Rogo's wife suffered a leg wound in the attack, while his five-year old daughter, his father, and another relative, who were also in the car, were uninjured. Riots quickly ensued, by hundreds of rampaging Muslim youths in the streets, as Rogo’s body was taken for burial. Devia de Souza, who works in Majengo, one of the areas hit hardest by the rioting, has been barricaded inside her office since about 9:30 am (local time) Tuesday. She kept the shades down, to protect the 18 employees from attracting attention from the protesters outside.
“I can’t see anything right now but earlier, there were lots of people running around and shouting, that they should kill all the kafirs, which is, I guess, non-Muslims," she said. "They were getting people off the streets, and beating them up and taking their mobiles and money and whatever they had on them.” One of these victims, Jackson Katana, a Mombasa driver and courier, suffered skin burns. Read more ..
Ukraine on Edge
|Stefan Bos||August 27th 2012|
Ukrainian authorities have launched an investigation into a tunnel network running from its border into neighboring Slovakia, a member of the European Union. There has been mounting international concern that organized crime groups from the former Soviet Union smuggle people, weapons, drugs, cigarettes and other goods into the European Union.
Ukraine's secret service, SBU, says it has discovered a suspected smuggler tunnel running from the western Ukrainian border village of Mali Selmenci into Slovakia.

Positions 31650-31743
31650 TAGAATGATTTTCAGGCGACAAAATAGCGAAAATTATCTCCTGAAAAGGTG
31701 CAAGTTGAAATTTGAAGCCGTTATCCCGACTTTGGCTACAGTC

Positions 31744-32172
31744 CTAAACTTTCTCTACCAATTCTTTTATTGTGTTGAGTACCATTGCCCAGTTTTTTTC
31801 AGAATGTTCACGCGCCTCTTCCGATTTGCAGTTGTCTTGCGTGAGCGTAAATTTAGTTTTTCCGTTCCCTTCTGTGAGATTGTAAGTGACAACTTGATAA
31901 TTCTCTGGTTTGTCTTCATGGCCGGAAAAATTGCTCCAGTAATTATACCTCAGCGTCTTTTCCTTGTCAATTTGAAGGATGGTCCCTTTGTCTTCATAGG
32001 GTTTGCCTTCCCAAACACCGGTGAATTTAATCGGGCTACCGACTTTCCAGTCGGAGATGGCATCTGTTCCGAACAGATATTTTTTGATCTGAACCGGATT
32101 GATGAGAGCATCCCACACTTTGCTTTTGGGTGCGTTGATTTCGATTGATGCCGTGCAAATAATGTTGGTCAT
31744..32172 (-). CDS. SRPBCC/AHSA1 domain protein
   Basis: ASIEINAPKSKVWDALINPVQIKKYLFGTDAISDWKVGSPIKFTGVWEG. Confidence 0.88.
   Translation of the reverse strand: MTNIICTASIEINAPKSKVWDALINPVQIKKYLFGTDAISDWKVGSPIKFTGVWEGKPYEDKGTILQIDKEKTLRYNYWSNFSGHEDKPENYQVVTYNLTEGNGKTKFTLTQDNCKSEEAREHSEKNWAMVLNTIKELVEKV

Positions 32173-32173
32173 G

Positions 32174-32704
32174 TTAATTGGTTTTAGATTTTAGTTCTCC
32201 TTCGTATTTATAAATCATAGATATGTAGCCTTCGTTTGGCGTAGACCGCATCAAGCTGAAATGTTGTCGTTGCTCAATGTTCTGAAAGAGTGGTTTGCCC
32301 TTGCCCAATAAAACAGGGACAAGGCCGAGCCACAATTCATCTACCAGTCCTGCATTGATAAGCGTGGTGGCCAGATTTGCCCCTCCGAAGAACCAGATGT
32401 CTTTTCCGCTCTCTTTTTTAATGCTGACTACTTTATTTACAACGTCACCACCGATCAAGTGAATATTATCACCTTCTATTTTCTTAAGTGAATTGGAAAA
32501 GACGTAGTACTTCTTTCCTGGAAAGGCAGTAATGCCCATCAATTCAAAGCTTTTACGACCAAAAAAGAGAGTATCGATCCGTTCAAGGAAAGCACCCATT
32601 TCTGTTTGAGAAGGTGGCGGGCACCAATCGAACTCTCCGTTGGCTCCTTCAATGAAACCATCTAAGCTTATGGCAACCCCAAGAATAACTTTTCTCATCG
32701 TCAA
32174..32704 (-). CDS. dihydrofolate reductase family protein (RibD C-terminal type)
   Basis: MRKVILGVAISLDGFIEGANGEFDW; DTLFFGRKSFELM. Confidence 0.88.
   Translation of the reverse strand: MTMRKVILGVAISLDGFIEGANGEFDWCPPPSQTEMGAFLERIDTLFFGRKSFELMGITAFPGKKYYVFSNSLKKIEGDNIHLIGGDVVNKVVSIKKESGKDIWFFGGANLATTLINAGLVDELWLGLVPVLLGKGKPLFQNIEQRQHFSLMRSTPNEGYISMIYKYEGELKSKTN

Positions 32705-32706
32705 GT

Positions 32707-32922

In a statement, the SBU says the tunnel's entrance was beneath a retail store, ironically called 'Europa.' The store sold clothing and household merchandise. But the SBU believes the real purpose was to hide a dangerous, four-meter-deep, underground tunnel, to smuggle goods or people into the European Union. Ukraine, which is not an EU member, has come under pressure to crackdown on organized crime. Slovaks found an even more advanced 700-meter tunnel last month, explained Slovakia's Interior Minister Robert Kalinak. Read more ..
South Africa on Edge
|Emilie Iob ||August 27th 2012|
The shock, the mourning, and now the questions 10 days after the shoot-out in a South African platinum mine in which police killed 34 striking miners. The tragedy laid bare the harsh living conditions of the workers and the growing anger in the mines. The sound of machines at the mine can be heard from the miners' shacks, in the what is called the platinum belt. It is here, 100 kilometers west of South Africa's capital city Pretoria, that 80 percent of the world's platinum is dug out. Walking back home after eight hours of work, Nicolas is tired. Since last year, the 26-year-old miner spends his days in the dark, hundreds of meters underground.